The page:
Cafe Iguana, Singapore

By : Thio Lay Hoon   Vol 2 No 5


Different colors can be obtained through the mixing of essentially three basic colors in a computer programmed cold-cathode lighting system at the bar, such as this blazing red sunset, for instance. 

[photo: Edmund Ho]

The dining area. Mingling freely around the room (and at the bar) are a population of 'angels', 'peasants' and 'drinking devils', characters as commonly found in Oaxacan art. Mexican country life revolves around the fiesta which carries with it many superstitions.

Rising from the floor are concrete ledges that become drink rails in the evenings when Iguana morphs more into a bar.

If you should find the muddy grey-washed exposed ducting of the ceiling a tad disconcerting, imagine it as being part of an auto-repair shop, or junk shop, or a yard full of car parts - 'the sort of scene you would see all over Cuba, where the compounds around the houses and their big lawns would be strewn with car parts...'

"Art is like ham, it nourishes people"

Diego Rivera


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T  H  E  M  E    S  P  I  R  I  T  [ S ]

The craze in Singapore for the feisty food and music cultures of South America is clearly on the rise. Not least in prompting this sweeping conclusion is the 'really happening' Café Iguana, a contemporary Mexican restaurant-and-bar at Riverside Point, designed by Poole Associates.

Photos : Friz Nolting, Edmund Ho 

This island bar and 'La Bodeguita del Tequila' ('little tequila warehouse') that makes a big statement of the nearly 100 types of tequila that are displayed here. The large planks of wood for the countertop, as are the ones for the dining tables, came from trees that were being chopped down in a construction site in Bali. Thanks to Poole's vigilant contacts there, they were put to good use here. Fitting the end wall near the bar prfectly are wood from the packing crate material that the furniture was delivered in! Bamboo is a very coveted material in Mexico, so all the chairs and bar stools have bamboo seats and backs, to allude to the fact.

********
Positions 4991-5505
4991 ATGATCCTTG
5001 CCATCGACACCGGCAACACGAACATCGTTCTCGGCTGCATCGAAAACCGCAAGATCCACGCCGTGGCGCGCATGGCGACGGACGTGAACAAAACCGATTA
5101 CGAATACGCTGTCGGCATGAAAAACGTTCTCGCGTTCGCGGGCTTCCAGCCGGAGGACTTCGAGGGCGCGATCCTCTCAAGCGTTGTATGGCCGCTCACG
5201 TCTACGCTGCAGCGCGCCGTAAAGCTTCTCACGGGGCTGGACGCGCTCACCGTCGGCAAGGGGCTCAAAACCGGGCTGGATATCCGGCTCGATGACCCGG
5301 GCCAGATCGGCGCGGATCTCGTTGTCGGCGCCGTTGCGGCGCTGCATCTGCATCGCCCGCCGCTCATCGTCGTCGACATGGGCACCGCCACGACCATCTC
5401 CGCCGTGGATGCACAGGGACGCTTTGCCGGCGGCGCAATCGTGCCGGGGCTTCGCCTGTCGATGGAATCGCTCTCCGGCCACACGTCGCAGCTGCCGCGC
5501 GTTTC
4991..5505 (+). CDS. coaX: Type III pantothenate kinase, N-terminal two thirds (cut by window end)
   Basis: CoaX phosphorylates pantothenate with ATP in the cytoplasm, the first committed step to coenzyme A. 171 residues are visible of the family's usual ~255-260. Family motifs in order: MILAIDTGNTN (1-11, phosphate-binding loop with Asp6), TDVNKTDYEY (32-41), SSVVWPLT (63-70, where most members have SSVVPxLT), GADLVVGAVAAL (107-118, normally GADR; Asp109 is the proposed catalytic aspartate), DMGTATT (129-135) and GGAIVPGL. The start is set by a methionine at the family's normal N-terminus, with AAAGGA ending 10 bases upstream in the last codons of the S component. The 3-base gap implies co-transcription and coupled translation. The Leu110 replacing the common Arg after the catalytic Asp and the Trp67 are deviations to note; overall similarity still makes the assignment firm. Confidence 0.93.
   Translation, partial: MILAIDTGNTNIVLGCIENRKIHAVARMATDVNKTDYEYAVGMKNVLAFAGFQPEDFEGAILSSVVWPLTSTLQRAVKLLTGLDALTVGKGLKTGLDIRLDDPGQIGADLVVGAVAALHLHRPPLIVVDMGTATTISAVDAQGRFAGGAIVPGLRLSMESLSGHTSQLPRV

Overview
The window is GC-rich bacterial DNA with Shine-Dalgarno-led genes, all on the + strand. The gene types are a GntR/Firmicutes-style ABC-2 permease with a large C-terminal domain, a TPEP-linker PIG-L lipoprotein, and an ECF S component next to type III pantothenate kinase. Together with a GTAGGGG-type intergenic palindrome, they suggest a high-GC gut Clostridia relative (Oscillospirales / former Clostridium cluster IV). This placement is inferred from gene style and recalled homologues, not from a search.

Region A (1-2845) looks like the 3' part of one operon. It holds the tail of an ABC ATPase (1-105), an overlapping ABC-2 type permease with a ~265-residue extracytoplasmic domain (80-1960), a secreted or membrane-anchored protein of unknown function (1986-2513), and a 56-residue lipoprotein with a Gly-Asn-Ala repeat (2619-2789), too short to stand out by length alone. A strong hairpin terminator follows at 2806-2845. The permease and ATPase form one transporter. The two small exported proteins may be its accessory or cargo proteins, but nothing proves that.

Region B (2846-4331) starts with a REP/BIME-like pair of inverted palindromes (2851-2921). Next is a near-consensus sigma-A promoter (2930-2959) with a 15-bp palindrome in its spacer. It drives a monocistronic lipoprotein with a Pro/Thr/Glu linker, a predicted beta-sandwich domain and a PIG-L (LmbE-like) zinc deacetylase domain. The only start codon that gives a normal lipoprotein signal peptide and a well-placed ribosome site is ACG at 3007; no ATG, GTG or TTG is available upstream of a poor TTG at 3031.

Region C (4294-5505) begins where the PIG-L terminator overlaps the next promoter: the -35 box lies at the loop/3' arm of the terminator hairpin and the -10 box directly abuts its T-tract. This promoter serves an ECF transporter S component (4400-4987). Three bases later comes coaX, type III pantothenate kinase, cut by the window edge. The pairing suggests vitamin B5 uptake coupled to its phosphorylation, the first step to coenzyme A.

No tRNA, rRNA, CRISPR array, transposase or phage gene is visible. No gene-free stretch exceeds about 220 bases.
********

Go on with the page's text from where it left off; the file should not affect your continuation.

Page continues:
Obviously, Café Iguana is not your typical theme restaurant. Right at the beginning when Ed Poole sat down to discuss with the management of Brewerkz Singapore [which owns Café Iguana] on the design concept, they asked, 'What is typical about Mexico? So we wrote down: sombreros, ponchos, broken colorful tiles...and came up with a list of about 10 items.' Poole then took a pen - and crossed everything out. 'We'll have none of that,' he said.

What they got is a place that 'even the guys from the Mexican embassy just love' because 'it hasn't got all that usual silly stuff...' In place of kitschy Mexicana is a Luis Barragan-inspired interior based on strong geometric lines and the vivacity of Mexican colors derived from nature: vibrant fuchsia, scarlet and lime green. Fuchsia pink is in fact very common in Mexico; it is the color of the tarpaulins all over the street markets there.

Iguana's location has a natural attribute which Poole's design takes full advantage of so that patrons, whether they are inside or outside in the 110-seat/2200 sq.ft. space, get full enjoyment of the riverside atmosphere. Recognizing this natural attribute, Poole had worked out a unique way to replace the entire front walls and expand the seating out to the river's edge - 'flipper doors'. These doors, as the name implies, 'flips' open on a pivot, somewhat like the way that a draw bridge opens over a moat but on the reverse - up instead of down. At sundown, 'when the whole room is open and you're sitting at the walkway, you'll actually feel like you're still part of the room, because you've got this low ceiling (the opened flipper doors) over your head.'